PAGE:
‘How America Works’ host Mike Rowe says Americans no longer ‘appreciate’ the workers who run the country
- ‘How America Works’ host Mike Rowe appeared on Hannity Friday
- Rowe told host Sean Hannity that many Americans no longer fully understand what it takes to run the country, and don’t value employees.
- Rowe is also the host of ‘Deadliest Catch’ and ‘Dirty Jobs’
- He said the two programs are an effort to help the country gain a “fundamental appreciation” for the often dangerous work they do.
Mike Rowe, host of Deadliest Catch and Dirty Jobs, called out Americans for their lack of appreciation for workers who keep the country running.
Rowe joined host Sean Hannity on Friday’s broadcast Hannity to promote the new season of his other show “How America Works.”
He said that outwardly Americans are becoming less esteemed for labor and gray-collar jobs, including jobs in commerce, agriculture, manufacturing and farming.
‘There are two different things. Realization and appreciation,” Rowe told Hannity when asked if he thought Americans value the workers.
“Most of us never really realized it, but intuitively we’ve always appreciated it. We know that if we flip the switch and the light comes on, it’s the result of a miracle. And that miracle is made possible because men and women do things out of sight and out of mind.’
But Rowe said he is concerned about the “general lack of appreciation that has infected society over the past 30 or 40 years.”
He then went on to point out that his programs are an attempt to “pat the country on the shoulder” to help it gain a “fundamental appreciation” for the kinds of jobs — which are often dangerous — that “make civilized living possible for everyone else.” from U.S’ .’
Mike Rowe, host of ‘Deadliest Catch’ (pictured) and ‘Dirty Jobs’, called out Americans for their lack of appreciation for workers who keep the country running
Rowe went on to say that forgetting the importance of these trades and an ongoing lack of appreciation will lead to a list of unintended consequences “longer than my arm.”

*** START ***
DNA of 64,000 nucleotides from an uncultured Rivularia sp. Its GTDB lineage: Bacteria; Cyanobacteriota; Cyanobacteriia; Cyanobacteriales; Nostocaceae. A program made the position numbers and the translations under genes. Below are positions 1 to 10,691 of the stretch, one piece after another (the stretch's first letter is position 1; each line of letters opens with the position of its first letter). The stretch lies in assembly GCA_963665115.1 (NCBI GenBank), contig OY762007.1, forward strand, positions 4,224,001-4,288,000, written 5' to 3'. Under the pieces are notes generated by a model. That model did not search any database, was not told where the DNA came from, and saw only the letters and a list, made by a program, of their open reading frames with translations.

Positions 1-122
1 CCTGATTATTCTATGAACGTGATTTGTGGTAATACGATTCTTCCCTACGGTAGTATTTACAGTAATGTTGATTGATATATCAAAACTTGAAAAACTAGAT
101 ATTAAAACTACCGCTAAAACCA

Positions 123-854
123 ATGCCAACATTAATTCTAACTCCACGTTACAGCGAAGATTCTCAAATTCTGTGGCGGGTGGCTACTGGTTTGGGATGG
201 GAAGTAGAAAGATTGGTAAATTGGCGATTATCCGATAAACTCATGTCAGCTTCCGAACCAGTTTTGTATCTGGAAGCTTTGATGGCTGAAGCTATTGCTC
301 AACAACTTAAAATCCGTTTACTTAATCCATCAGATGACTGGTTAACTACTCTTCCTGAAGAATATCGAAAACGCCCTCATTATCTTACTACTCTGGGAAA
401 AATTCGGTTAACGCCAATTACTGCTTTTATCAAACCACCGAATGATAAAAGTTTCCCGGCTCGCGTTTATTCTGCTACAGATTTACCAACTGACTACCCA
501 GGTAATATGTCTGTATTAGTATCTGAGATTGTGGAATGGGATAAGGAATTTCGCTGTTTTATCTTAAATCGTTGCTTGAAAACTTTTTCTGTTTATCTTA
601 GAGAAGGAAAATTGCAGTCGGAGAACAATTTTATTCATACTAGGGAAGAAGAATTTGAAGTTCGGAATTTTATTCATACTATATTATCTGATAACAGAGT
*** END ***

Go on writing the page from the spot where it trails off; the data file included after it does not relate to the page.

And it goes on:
Rowe’s show Deadliest Catch features workers putting their lives in danger as dozens of boats take to sea each winter off the coast of Alaska for crab fishing in one of the country’s most dangerous industries.
On Friday’s program, Rowe also admitted that working remotely in a post-COVID America has sparked a newfound appreciation for telecom workers, who work around the clock to ensure fiber and communication channels are healthy.
“I think COVID has given us a wake-up call in many ways, but I’m afraid it also did something else, honestly,” Rowe said.
“I’ll tell you what no one is talking about,” Rowe continued. “Nobody is talking about the 7 million healthy men who are today not only unemployed, but who have also left the workforce.”
Rowe joined host Sean Hannity on Friday’s Hannity broadcast to promote the new season of his show “How America Works.”
Rowe told Hannity on Friday that Americans are outwardly less appreciative of labor and gray-collar jobs, including jobs in commerce, agriculture, manufacturing and farming.
According to a press release, an upcoming episode of Rowe’s How America Works will give viewers a behind-the-scenes look at the pivotal work Watco, a leading transportation and logistics provider, has done to keep the supply chain moving.
Five Watco team members will be featured in the program, which details the work of Americans in essential professions.
“Mike Rowe shows the men and women doing the hard work people don’t see,” said Ernie Farrand, vice president of Greens Port.
Being featured at ‘How America Works’ is a great opportunity for Watco and our team members. When consumers take a product off the shelf, hundreds of people have worked around the clock in all weathers to make that simple move possible. We are very proud to show what our Greens Port team is doing to keep products and supplies in circulation with the people who need them.’
Rowe is also the founder of MikeRoweWORKS in Baltimore, Maryland – an organization helping the next generation find blue collars.
Rowe pointed out that his programs like “Dirty Jobs” (pictured) are an effort to help Americans realize a “fundamental appreciation” for the kinds of jobs that keep the country going